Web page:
Biederman Design Labs Research & Development was working on a handheld NES console called the Nintendo Express, but it never got released. Almost no screenshots were taken of it.[6] On the source video's comment section, a YouTuber by the name of Rick Gordon said he worked with Paul Biederman on occasion. He also said there was a version that had a crosspad. He went on to say that Paul went directly to Nintendo, who would not approve of the system, due to the upcoming Game Boy. He lastly said that because of this, Biederman Design Labs went to Galoob who looked at it, but the toy company did not want to enter another legal fight with Nintendo.


NES Controller[edit]

The NES Controller.
The later "dogbone" version of the NES controller which is included with the NES-101 Top Loader models.

The NES controller is the basic controller that comes with the console. It has four buttons and a directional pad on a brick-shaped case. A Button and B Button are stationed on the right with the Start Button and Select Button in the middle. The D-pad, first used on the Game & Watch to replace bulky joysticks, are on the left of the controller.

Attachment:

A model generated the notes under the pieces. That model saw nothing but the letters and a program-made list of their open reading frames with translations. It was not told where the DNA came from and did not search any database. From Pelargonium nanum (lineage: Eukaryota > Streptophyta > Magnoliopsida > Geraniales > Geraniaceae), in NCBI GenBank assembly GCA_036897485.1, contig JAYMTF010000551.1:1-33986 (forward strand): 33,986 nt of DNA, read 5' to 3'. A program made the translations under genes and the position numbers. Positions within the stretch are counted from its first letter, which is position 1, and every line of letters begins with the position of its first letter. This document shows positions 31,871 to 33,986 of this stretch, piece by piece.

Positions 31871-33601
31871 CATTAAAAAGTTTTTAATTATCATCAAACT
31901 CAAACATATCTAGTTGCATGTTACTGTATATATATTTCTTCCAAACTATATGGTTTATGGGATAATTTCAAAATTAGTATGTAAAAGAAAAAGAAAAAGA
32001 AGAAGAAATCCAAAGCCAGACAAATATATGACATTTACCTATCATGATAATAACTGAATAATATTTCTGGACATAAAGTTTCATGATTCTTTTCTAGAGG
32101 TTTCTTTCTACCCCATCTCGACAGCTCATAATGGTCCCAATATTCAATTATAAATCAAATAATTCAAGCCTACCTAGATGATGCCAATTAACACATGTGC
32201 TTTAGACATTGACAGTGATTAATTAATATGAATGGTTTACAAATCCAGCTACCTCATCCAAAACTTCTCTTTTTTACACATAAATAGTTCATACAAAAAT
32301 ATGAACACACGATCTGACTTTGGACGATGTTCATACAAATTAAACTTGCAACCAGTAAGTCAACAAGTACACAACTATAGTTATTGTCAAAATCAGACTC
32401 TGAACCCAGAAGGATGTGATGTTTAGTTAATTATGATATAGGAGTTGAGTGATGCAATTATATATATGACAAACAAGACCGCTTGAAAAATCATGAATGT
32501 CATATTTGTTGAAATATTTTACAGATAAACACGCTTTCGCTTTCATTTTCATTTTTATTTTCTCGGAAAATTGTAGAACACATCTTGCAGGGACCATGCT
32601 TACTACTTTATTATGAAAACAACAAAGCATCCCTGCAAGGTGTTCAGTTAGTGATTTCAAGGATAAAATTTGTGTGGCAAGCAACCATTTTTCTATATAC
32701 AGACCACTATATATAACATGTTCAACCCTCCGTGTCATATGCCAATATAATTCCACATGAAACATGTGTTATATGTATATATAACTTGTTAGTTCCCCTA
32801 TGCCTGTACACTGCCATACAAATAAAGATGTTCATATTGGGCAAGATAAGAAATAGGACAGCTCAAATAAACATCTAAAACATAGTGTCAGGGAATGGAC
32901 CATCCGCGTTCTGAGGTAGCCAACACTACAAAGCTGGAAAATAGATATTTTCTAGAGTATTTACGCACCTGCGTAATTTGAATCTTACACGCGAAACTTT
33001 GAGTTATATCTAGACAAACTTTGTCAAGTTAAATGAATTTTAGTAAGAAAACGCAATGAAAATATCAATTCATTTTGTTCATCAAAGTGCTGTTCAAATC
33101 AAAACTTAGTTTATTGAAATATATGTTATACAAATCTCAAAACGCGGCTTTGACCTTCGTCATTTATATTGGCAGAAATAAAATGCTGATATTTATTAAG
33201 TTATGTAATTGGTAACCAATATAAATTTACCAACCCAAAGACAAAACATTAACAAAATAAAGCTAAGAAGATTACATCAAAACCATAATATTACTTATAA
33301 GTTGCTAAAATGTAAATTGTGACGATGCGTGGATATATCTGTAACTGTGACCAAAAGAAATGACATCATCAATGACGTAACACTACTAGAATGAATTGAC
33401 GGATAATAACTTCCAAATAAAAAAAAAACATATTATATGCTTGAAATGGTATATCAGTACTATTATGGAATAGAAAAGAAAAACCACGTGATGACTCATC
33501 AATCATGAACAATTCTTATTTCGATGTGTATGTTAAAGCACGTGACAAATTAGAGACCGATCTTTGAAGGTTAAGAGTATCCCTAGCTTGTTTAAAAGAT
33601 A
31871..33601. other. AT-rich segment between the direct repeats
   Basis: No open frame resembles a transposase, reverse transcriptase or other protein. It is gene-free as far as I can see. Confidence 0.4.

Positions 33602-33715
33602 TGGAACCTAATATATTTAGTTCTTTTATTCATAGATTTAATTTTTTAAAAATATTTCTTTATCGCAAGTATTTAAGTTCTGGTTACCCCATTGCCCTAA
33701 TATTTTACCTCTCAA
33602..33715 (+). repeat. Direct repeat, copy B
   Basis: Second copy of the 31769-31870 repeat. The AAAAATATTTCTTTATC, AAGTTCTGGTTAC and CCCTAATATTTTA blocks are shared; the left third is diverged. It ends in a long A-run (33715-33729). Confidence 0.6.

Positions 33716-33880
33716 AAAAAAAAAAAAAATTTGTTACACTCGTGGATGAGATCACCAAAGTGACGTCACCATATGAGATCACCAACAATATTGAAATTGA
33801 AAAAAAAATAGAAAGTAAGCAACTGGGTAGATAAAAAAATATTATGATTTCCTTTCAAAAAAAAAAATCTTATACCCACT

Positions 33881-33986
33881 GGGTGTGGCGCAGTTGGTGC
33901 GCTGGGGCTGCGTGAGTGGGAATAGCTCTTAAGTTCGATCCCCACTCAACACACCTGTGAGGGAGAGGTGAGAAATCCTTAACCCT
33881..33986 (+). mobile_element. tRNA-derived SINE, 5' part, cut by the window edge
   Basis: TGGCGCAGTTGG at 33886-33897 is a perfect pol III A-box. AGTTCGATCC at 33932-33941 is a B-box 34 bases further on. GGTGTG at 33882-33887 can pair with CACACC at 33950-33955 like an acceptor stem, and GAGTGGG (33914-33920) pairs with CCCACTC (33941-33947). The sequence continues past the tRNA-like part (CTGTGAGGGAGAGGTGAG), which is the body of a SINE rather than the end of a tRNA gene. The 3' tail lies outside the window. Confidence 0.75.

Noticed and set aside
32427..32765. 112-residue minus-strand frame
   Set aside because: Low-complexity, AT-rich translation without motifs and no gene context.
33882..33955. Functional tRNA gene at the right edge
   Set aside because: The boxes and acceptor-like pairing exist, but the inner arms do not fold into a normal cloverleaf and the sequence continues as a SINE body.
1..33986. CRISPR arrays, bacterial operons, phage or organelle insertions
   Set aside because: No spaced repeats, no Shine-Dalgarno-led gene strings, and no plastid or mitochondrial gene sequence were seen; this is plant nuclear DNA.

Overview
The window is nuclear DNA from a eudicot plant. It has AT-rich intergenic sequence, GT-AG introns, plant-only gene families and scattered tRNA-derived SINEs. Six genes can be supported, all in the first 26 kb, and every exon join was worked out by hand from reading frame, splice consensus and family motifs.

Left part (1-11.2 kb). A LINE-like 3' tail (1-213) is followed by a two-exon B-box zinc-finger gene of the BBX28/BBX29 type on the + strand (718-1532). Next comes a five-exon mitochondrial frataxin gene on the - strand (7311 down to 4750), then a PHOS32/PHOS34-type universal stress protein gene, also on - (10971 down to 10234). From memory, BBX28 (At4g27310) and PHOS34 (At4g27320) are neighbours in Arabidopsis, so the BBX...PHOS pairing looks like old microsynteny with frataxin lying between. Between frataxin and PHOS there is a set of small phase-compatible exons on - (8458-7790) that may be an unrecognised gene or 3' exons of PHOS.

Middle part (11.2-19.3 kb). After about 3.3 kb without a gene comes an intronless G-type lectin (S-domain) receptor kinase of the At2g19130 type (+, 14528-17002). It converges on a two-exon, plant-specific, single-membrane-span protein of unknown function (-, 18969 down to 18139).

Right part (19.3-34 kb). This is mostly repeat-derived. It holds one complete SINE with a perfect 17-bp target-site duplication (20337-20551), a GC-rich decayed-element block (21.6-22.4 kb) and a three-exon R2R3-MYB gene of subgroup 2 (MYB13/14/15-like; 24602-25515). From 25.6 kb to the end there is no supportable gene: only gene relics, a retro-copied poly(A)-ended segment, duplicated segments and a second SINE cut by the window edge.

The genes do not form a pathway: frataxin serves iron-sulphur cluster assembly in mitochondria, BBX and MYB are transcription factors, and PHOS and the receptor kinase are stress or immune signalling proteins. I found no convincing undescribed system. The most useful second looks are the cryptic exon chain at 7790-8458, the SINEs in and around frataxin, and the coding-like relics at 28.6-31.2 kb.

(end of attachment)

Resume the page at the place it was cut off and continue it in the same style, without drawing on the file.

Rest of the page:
There were various versions of the NES controller. Nintendo released the NES Max and the NES Advantage, the latter of which had a "slow" button and both of which featured "turbo" buttons which, when held, would represent a button being pressed repeatedly. Nintendo later released a different form of the NES, which used a "dog-bone" design instead of the brick design, which looked a lot like Super Nintendo Entertainment System controllers. This design combines elements of the Game Boy and the Super Nintendo Entertainment System controller.

Unlike the Famicom, the NES does not have any audio controls (volume slider and microphone) on the second controller. Instead, the Start Button and Select Button buttons are available on both controllers, making those practically identical. Another difference is that the NES' controllers can be extracted, while the Famicom's cannot.

NES Zapper[edit]

The gray NES Zapper.
The orange NES Zapper.

The NES Zapper was a light gun accessory used for only a small number of games, the most notable one being Duck Hunt. The first version of the Zapper to release was the gray one, but since a soldier mistook it for a real gun,[7] Nintendo re-released it in orange.

The Zapper is also used in Duck Hunt's moveset in Super Smash Bros. for Nintendo 3DS / Wii U and Super Smash Bros. Ultimate, although since the character wielding the light gun is never seen in-game, its only real appearance is in the character reveal trailer for Duck Hunt in Super Smash Bros for Nintendo 3DS / Wii U.